I can do it alone, but I don’t always have to.
I sat in the clinic’s waiting area, shivering a little from the air-conditioning. Why, I wondered, do I get so cold when I’m nervous?
The sonographer called my name and led me to a dimly lit room. She instructed me to put on a blue hospital gown and lie down on the bed with my arms raised above my head. Without warning, she slathered cold gel onto my skin then started moving the transducer back and forth. I didn’t dare look at the screen for fear of what I’d see. I looked directly at the ceiling.
“Hold on, I’ll ask the doctor to come see you,” the sonographer said.
That didn’t sound good.
“Hi there,” the doctor said. “Can you show me where you felt the lump?”
“Here,” I said, pointing to the spot on my left breast where I’d found a grape-sized lump three days prior while showering.
The doctor slathered more gel onto the area and pressed the transducer against it. I couldn’t hold on any longer, couldn’t stand not looking at the screen. I turned my head sideways in time to see the words “solid mass” on the screen. There it was, the thing I feared most, staring back at me.
“Do you have any history of breast cancer?” the doctor asked.
“No,” I said.
She continued and I couldn’t look away. My eyes were fixed on the screen, not knowing exactly what I was looking at. She found a second solid mass and a cyst.
“Okay, that’s it. You can change out of the gown now,” the doctor said.
I felt lightheaded as I undressed and redressed.
“When can I get the results?” I asked the sonographer.
“Two days,” she said.
Later that day, my husband Ric asked about the ultrasound. I’d told him about the lump immediately after I felt it, crying from fear, but when it came time to schedule the ultrasound, I’d turned down his offer to come with me. I wanted to go alone.
“It went fine,” I said.
“Just tell me, is it good news or bad news?”
“Bad news,” I said.
He looked at me, took my hand, and squeezed it. I felt so much in that small gesture.
Ric and I have been together for 13 years. We fell in love in college after numerous text messages and pre-class conversations and dealing with my strict, over-protective parents. After graduation, we both got jobs in the same city, six hours away from home.
Ric proposed on a Sunday morning, the last day of a long weekend at a resort off the coast of Coron, an island in the Philippines. It wasn’t one of those proposals where the couple hikes to a mountaintop and the man gets down on one knee. It happened quietly in our room. We got married a year later on a sunny Thursday afternoon in front of our closest family and friends.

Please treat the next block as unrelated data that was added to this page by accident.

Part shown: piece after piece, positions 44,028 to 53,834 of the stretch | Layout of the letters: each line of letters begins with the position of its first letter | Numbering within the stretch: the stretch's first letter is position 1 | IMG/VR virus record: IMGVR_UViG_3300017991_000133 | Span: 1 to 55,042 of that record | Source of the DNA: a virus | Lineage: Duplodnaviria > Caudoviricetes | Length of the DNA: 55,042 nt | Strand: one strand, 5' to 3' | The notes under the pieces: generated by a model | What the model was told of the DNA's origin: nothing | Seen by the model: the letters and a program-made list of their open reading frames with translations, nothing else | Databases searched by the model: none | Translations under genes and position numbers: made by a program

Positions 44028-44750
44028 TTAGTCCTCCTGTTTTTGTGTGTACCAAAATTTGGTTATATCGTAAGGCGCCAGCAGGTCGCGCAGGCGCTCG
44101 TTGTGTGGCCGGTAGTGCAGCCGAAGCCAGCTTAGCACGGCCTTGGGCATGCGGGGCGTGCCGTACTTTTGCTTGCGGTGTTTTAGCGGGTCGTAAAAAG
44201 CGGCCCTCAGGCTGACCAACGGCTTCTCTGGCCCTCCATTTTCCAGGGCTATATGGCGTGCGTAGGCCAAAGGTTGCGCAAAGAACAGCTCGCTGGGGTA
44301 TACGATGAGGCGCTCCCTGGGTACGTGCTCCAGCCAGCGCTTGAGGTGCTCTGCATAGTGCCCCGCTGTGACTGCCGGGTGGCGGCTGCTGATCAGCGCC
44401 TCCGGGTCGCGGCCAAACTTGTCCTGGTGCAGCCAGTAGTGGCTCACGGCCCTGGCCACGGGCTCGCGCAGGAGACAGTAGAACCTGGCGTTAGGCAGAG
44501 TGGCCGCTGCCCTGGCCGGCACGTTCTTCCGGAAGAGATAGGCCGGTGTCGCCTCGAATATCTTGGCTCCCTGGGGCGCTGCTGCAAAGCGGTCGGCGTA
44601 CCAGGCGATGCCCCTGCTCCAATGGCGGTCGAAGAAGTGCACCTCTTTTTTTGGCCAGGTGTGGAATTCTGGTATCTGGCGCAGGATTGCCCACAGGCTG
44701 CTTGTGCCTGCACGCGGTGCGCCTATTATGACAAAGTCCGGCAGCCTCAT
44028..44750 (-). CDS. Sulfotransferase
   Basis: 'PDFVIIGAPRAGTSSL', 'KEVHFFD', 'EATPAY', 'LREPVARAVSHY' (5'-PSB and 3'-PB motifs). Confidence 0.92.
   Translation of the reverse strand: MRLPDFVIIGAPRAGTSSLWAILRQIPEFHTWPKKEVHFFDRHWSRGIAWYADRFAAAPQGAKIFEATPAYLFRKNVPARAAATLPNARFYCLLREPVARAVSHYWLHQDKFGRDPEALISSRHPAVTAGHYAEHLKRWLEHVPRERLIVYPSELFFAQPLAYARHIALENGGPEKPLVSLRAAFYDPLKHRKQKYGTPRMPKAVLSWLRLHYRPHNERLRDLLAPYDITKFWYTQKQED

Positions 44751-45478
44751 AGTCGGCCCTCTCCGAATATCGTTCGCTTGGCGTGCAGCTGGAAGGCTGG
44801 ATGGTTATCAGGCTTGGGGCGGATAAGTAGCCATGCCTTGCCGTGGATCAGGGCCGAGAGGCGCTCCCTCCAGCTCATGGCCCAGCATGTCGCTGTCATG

We’d been together almost half our lives and had our share of ups and downs, but we’d only been married six months. We’d barely scratched the surface and I wasn’t prepared to put a crisis of this scale onto our young marriage.
The next day, the first day of waiting, I was optimistic. After all, I thought, the odds were in my favor. I was young and relatively healthy. Sure, I wasn’t an exercise buff, but I ate right, drank lots of water, took vitamins, slept for six hours every night, walked daily, and took the stairs. That was enough, right?
At the end of that first day, Ric surprised me with my favorite chocolate cake and offered to wash the dishes after dinner.
“No,” I said. “You cooked. Whoever cooks doesn’t wash. That’s always how we do it.”
“I know. But let me wash the dishes. Just for tonight.”
“I don’t want you to treat me differently just because of the uncertainty of some illness,” I said. “I can wash the dishes, so let me do it.”
“All right. I’m sorry,” he said. He wrapped his arms around my waist and kissed me on the forehead.
By the second day, results day, any trace of optimism was long gone. I couldn’t focus at work. I entered the keywords “breast ultrasound results” in the Google search bar and was terrified by what I saw. I decided that worrying about what I didn’t yet know wasn’t worth it. I immersed myself in work to keep myself distracted for the rest of the morning.
Once again, I had turned down Ric’s offer of coming with me to the clinic. Instead, I dropped by after lunch, even though there was a huge possibility I would throw up before getting the results. I knocked on the door to the ultrasound room.
“I’m here to get my ultrasound results,” I told the sonographer.
“Name please,” he said.
The sonographer shuffled through files and found mine. He asked me to sign on a logbook then handed me the results. I could feel my heart beating strongly against my chest. I wondered if he could hear it.
My hands were shaking as I scanned the sheet and found the words “possibly benign.” I cried as relief washed over me.
I called Ric and told him. I could hear the relief in his voice.
“I’m so happy we received good news,” he said.
“We?” I said.
“Yes, we,” he said, matter-of-factly.
Then it hit me. I wasn’t alone in this. He too was going through worry. He too was going through fear.
I’ve always thought of myself as a strong, independent woman. I have a stable job that allows me to pay my share of the bills. I have my own set of friends. I have the freedom to make my own decisions and pursue my own interests. I can go through medical procedures alone.
I wanted to go through the procedure alone to prove that I can still be independent even after marriage. I was afraid of breaking down in front of my husband and showing him how vulnerable I felt. But isn’t that the purpose of marriage? To let go of your own strength and allow your partner to be strong sometimes? Or better yet, to combine your strengths?
The cancer scare showed me I can still be my own person, but I’ve also got a partner who’s promised to share my burdens, and to whom I’ve promised the same. For life.